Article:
Plenty of practice and empty heads – Part 12: Drafting predators

12… drafting predators



In my examination of the recent AFL draft, I suggested that it could be functionally adaptive for the new draftees to embody the John Lennon sentiment that to make it, one has to be a bastard – and by extension, the bigger the level of bastardry, the higher the level of achievement.


Upon reflection, I did a poor job outlining and clarifying the nuances of how Lennons’ notion of bastardry could relate to AFL draftees making it.  This was further highlighted (to me) when former Australian cricket captain Michael Clarke (in a timely yet unrelated and independent forum from my commentary) opined that Australian cricket would benefit more from a philosophy of being respected, rather than being liked – which I take as an endorsement of Lennons’ view.


In light of this, perhaps an examination of what draftees should not be, may supplement the lack of precision from my last piece.  To do this, I’ll draw from a neuropsychological perspective – my attempt to more safely inform and illustrate how not to be bad.


In his 2010 book, The Master and his Emissary, author Iain McGilchrist examines the human brain and in particular, its structural organization. One compelling insight from McGilchrist’s work (richly drawing on insights from philosophy, psychology, neurology and many other ologies) is that each hemisphere of our brain (i.e., left and right) evolved to manage two fundamental and competing issues of life – the organism as both predator and prey.


Over time, and especially during the formative stages of our evolution, humans have been predators and prey.  As a consequence, to satisfy these opposing modes of being, the brain must interpret, interact, and react to the world in two functionally distinct ways.  The organization into two separate hemispheres, one for each mode, seems a logical evolutionary solution to this complex issue of competing environmental circumstance.


As a consequence, our brains, wired by an immense evolutionary catalogue of success and failure, filter the information in our environment to compel us toward whatever aids survival whilst simultaneously driving us from the harmful.  Much of our nervous system is geared toward approach or aversive states of being and a task of the brain is to inhibit one of these behaviors (indeed, much of our brain is designed for inhibition).  Therefore, when absorbed in predator mode, our approach systems (play, reward, explore) are activated whilst the braking mechanism of our aversive system (fear, disgust etc) is inhibited.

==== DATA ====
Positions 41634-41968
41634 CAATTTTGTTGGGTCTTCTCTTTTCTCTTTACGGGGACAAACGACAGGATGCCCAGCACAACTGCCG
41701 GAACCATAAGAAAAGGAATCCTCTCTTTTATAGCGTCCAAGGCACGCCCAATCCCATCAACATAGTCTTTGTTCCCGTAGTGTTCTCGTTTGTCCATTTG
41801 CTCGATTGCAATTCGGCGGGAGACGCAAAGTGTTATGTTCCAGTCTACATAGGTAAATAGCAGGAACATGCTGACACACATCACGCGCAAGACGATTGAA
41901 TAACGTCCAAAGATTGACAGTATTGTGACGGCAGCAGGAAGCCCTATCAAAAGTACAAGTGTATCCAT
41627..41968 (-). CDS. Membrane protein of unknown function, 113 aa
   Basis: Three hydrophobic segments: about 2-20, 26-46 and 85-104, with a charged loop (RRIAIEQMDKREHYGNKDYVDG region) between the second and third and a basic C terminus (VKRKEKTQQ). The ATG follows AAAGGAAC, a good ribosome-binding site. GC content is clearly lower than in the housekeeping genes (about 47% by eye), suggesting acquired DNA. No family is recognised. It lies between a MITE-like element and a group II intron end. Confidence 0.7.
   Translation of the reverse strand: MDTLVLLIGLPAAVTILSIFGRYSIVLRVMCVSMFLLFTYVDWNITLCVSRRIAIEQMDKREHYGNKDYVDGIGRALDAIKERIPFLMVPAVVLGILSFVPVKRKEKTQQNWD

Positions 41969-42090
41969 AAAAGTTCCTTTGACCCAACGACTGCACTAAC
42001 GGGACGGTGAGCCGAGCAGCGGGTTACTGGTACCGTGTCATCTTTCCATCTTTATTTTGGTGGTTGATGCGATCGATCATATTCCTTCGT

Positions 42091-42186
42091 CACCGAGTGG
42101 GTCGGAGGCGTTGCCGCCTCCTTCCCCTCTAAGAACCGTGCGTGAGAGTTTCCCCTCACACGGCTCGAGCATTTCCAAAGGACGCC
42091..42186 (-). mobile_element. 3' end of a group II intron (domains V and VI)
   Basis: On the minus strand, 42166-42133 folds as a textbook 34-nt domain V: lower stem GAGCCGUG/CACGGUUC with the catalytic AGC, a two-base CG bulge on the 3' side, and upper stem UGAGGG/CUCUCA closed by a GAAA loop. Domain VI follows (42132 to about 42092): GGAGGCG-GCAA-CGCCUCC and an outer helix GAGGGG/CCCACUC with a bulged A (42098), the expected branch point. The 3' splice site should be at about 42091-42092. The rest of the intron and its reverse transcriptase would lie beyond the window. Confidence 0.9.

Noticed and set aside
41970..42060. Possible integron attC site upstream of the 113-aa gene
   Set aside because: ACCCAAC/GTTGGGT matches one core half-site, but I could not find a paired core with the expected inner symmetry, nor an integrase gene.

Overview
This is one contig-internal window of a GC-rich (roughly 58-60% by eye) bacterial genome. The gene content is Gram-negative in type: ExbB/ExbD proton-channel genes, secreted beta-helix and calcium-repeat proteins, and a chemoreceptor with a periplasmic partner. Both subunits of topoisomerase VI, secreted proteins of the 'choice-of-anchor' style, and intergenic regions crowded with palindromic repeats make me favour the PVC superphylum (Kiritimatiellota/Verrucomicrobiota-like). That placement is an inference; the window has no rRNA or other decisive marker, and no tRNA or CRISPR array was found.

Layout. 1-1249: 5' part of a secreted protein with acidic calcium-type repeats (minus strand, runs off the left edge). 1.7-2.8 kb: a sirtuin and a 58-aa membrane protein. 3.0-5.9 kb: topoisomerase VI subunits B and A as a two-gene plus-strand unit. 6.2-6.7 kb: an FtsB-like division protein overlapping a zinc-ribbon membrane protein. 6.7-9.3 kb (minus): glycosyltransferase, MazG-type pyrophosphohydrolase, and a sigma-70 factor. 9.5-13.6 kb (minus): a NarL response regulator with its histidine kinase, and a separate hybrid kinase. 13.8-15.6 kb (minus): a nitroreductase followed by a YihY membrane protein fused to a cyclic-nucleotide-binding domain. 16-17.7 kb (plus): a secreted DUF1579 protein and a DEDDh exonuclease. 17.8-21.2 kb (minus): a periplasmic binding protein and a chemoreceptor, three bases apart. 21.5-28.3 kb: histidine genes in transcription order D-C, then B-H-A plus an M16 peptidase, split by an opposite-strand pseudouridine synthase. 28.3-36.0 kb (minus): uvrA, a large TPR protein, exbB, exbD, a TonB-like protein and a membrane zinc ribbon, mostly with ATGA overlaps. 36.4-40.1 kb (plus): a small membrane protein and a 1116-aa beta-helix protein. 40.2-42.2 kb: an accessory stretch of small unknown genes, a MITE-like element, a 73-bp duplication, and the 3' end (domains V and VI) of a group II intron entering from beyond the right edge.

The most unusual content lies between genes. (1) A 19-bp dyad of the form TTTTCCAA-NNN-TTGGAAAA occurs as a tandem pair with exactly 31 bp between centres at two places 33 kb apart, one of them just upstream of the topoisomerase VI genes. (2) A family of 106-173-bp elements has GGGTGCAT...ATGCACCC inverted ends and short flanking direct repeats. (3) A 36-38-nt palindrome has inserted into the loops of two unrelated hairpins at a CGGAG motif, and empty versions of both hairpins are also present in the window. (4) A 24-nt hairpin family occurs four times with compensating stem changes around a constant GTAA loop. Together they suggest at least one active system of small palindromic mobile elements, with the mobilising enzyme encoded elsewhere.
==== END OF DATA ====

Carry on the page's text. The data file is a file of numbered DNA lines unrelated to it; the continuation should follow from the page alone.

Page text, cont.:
For the AFL draftees therefore, using the lens of predator would be the most adaptive response to their newly found situation.  A predatory mindset (the approach/appetitive network) will more likely view discomfort as a challenge for a stronger future self whilst settling trepidation and fear enough to proceed forth. This mindset will scour the environment for opportunities to improve, grow and flourish and help constantly orient their attention to the task at hand.  It is the realm of explore and play.


Conversely, the prey mindset will anchor toward threat, failure and the insufficiencies of the individual – constantly finding the gap between where they are and where they should be. We tend to find what we’re looking for, so prey mode will overestimate threat. This is commonly experienced as anxiety and to resolve this dissonant state, the brain starts to think…and thinking begets thinking and a spiral of rumination and excessive self-monitoring follows.


This unfortunate spiral of distress increasingly occupies our thoughts, thus limiting the cognitive resources available to attend the task relevant information in our environment.  We miss the helpful cues present in the game and the likelihood of poor performance increases – compounding our stress and deepening our mental dance of despair.


Sadly, out-of-form athletes often bear a resemblance to being in prey mode – they share a timidity and sense of fear that is consistent with lacking confidence.  The prey mentality is not a weakness – it emerged as a highly adaptive survival mechanism – but it is more associated with surviving, as opposed to thriving.


To be clear, I use of the term predator mode to refer to the engagement of the play and explore circuitry within our nervous system – I’m not sure how John Lennon or Michael Clarke would interpret being a predator.  I’ve made this connection by combining the ideas of two different theories (drawn from my understanding of the work by McGilchrist and Jaak Panksepp).


To me, seeing athletes at the top of their game and playing confidently is analogous to watching a predator circling and stalking their prey (Viv Richards springs to mind).  An athlete in this mode is free (from over-thinking and being over-cautious) to play and so ends up playing freely.


*             *        *